Heart Shaped World

Chris Isaak

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Heart Shaped World Review

by Steve Huey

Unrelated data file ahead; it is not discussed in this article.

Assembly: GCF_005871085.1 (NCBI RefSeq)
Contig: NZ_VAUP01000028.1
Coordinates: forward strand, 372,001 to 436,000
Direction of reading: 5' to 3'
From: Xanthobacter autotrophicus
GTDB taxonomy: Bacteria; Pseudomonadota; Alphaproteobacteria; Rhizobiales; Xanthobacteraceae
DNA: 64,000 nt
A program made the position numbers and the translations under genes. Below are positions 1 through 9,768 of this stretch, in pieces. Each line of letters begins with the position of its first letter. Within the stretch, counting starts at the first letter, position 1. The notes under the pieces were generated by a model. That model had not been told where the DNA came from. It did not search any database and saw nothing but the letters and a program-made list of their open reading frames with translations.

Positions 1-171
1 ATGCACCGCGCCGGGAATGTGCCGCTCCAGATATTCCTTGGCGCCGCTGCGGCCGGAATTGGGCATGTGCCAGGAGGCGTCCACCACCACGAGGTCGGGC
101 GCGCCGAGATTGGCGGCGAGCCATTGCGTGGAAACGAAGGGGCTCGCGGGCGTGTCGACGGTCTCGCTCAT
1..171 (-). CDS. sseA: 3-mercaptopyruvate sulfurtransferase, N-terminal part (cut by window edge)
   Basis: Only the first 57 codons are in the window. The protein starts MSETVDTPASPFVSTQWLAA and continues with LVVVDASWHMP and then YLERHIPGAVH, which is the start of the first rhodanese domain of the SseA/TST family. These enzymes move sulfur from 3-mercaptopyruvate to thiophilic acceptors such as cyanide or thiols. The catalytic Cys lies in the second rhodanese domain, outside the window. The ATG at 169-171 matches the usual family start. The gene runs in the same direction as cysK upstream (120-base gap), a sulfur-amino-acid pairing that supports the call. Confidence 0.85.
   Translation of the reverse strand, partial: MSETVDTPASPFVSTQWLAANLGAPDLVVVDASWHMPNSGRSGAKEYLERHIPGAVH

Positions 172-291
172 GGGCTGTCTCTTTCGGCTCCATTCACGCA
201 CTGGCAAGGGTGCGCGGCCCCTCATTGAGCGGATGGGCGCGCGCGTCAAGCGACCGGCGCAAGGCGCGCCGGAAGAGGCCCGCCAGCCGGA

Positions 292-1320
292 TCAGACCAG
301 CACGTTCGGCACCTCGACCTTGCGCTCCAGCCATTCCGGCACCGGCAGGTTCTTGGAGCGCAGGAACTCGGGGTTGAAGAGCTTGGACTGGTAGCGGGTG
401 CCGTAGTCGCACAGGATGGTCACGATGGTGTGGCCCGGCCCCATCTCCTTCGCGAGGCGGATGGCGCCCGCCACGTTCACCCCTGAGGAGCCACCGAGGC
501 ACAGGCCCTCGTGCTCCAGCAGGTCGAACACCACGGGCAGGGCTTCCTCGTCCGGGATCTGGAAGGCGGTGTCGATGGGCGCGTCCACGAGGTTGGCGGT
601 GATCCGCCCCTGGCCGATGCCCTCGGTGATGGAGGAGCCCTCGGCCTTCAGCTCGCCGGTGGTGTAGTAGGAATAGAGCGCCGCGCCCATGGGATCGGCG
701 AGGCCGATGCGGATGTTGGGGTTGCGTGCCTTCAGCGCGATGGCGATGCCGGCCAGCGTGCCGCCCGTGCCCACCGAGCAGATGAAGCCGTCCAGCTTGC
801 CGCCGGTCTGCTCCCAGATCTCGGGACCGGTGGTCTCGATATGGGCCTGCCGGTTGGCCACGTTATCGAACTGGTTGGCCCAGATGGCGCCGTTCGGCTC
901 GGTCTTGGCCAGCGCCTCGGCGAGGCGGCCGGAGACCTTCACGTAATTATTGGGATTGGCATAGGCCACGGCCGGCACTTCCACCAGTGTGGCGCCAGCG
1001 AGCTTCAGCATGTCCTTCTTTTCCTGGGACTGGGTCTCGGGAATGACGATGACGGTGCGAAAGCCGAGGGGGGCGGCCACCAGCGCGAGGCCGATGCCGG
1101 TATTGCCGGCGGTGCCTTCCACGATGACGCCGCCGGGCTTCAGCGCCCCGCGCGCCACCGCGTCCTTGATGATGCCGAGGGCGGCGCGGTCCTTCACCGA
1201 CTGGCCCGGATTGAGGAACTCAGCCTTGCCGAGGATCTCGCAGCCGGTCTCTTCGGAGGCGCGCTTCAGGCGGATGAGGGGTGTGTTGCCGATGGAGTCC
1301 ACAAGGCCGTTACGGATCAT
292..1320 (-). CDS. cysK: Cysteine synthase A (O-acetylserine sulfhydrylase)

When filmmaker David Lynch backed a disquieting scene in Blue Velvet with Roy Orbison's "In Dreams," he demonstrated the eerie atmosphere behind its pre-'60s innocence. Orbison disciple Chris Isaak played those qualities to the hilt in his shimmering, spare "Wicked Game," so it was no surprise when Lynch included the ballad in Wild at Heart. What was surprising, given the fact that it sounded like nothing else on pop radio in 1990, was that "Wicked Game" became a breakout Top Ten hit, pushing Isaak's accompanying album Heart Shaped World to platinum status. Of course, there's more than that one moody masterpiece of a single to recommend Heart Shaped World. Isaak faithfully recreates his influences with production that's infinitely cleaner than Sun rock & roll, drawing more on its form than its attitude, but he's particularly suited to the sort of Orbison/Presley-style balladry that brought him a mass audience. His rich, sobbing croon is simply a gorgeous instrument, whether he's in a sonorous baritone or quavering falsetto. And he uses that instrument to tremendous effect here, coming across as a brooding romantic with a broken heart and swoon-inducing style. Of itself, Heart Shaped World is a pretty effective mood piece, showcasing Isaak doing a whole lot of what he does best. He does attempt a couple of rockers, but they never really rock -- much like Orbison, it's clear that ballads are his true forte, and given the spirit Isaak wants to channel, the numbers feel much too tame. But aside from that flaw, the rest of Heart Shaped World is a supremely elegant late-night soundtrack, equally suited to steamy romance or solitary heartache.

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